Sketching Design Thinking: Representations of design in education and practice

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Colin M. Gray Martin A. Siegel


Research on design pedagogy has shown that students
progress through a variety of barriers on the path to
becoming a successful design practitioner, and that
frameworks for explicit reflection can be beneficial to the
development of design students. Schön uses the concept
of reflection-on- action to describe one form of reflection
on design practice, with the eventual goal of improving
design processes and judgment. In this study, sketching is
used as a form of reflection-on-action in a first semester
intensive course in interaction design (IxD). This sketch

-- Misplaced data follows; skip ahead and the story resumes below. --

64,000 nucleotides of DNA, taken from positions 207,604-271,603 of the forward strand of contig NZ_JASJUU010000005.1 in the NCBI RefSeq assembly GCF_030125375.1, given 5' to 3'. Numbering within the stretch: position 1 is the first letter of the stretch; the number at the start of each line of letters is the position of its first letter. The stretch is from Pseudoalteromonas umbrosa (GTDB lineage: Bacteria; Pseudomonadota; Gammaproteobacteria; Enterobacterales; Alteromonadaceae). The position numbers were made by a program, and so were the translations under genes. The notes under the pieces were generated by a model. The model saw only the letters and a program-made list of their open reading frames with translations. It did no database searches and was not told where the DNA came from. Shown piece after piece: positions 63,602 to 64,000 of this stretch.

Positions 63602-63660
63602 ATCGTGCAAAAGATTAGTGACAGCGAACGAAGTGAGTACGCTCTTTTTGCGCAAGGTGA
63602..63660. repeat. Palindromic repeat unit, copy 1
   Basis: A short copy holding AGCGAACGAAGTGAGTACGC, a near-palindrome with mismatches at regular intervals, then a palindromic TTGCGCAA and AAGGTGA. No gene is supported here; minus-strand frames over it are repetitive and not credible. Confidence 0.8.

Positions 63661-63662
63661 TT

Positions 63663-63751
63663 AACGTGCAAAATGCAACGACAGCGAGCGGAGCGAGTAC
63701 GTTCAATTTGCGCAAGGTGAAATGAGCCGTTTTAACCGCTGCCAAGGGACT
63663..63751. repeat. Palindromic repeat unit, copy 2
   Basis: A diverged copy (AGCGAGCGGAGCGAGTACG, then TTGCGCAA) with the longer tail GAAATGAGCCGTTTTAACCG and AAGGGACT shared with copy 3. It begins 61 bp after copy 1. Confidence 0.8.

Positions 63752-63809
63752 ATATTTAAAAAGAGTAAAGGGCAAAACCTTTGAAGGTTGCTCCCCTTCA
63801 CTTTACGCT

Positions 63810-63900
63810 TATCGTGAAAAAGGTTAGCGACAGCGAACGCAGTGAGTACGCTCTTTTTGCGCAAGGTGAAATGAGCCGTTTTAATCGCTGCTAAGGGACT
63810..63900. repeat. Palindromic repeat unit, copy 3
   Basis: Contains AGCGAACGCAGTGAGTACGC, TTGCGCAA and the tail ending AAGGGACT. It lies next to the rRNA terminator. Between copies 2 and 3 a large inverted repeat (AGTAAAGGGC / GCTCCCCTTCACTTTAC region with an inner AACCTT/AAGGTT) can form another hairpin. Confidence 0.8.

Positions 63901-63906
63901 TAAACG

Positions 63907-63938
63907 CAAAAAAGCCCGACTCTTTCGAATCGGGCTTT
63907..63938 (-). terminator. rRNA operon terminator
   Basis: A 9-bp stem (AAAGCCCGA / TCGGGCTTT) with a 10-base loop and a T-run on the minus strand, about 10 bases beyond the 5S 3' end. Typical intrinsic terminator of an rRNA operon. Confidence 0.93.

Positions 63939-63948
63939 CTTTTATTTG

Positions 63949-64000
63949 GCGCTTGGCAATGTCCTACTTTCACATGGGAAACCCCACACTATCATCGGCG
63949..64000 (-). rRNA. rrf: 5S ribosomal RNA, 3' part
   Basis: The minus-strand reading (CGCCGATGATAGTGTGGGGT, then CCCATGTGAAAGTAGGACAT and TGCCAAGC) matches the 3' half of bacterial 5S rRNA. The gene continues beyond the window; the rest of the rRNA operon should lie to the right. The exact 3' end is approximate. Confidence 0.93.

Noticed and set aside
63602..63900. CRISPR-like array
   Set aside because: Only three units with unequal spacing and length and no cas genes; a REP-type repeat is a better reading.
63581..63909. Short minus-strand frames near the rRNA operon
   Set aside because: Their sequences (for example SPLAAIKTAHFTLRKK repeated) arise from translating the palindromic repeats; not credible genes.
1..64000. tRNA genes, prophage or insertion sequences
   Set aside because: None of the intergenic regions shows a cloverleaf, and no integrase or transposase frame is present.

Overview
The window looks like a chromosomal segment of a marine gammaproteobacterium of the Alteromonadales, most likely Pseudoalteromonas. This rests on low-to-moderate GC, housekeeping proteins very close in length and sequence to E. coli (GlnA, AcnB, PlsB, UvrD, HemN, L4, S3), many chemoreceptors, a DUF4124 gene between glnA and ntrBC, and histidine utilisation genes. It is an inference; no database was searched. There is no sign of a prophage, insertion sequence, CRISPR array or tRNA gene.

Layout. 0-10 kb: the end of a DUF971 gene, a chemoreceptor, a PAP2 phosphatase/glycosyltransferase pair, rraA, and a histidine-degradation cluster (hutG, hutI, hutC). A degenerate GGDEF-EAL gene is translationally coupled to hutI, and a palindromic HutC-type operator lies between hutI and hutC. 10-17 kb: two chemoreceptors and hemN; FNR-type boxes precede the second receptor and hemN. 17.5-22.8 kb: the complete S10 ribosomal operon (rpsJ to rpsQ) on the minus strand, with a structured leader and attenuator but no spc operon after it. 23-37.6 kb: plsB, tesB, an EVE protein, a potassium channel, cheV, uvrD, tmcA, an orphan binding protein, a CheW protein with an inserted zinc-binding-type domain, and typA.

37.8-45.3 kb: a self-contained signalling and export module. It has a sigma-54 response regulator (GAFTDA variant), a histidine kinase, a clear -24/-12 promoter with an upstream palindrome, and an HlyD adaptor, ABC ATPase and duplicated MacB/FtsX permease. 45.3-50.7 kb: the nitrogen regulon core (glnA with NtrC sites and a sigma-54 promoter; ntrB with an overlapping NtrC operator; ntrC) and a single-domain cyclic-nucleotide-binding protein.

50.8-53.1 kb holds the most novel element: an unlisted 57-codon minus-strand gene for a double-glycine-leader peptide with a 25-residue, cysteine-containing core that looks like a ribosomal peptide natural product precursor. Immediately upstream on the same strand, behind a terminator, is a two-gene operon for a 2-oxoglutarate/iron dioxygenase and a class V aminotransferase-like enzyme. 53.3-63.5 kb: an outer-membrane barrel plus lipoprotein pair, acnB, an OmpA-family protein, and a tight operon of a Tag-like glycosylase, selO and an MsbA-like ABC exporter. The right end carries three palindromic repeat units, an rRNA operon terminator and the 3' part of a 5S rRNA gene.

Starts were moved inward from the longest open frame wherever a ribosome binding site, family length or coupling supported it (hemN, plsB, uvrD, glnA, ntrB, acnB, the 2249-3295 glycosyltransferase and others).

reflects the student’s current understanding of the “whole
game” or holistic view of design in IxD. Current
practitioners in IxD companies were asked to draw the
“whole game” sketch as well. Parallels among the sketches
and areas of divergence are discussed. In summary,
students shifted from abstract, linear representations of
process early in the semester to more concrete, iterative
representations by the end of their first semester.
Practitioner sketches were more abstract and linear, but
also included representations of business terminology and
design teams. We propose a preliminary model of change
in expertise, which documents the shift in a designer’s
visual representation of their process as their expertise
increases over time. Implications for changes in design
pedagogy and avenues for future research are discussed.

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How to Cite
GRAY, Colin M.; SIEGEL, Martin A.. Sketching Design Thinking: Representations of design in education and practice. Design and Technology Education: an International Journal, [S.l.], v. 19, n. 1, jan. 2014. ISSN 1360-1431. Available at: <>. Date accessed: 24 june 2021.
reflection, sketching, human-computer interaction (HCI), design practice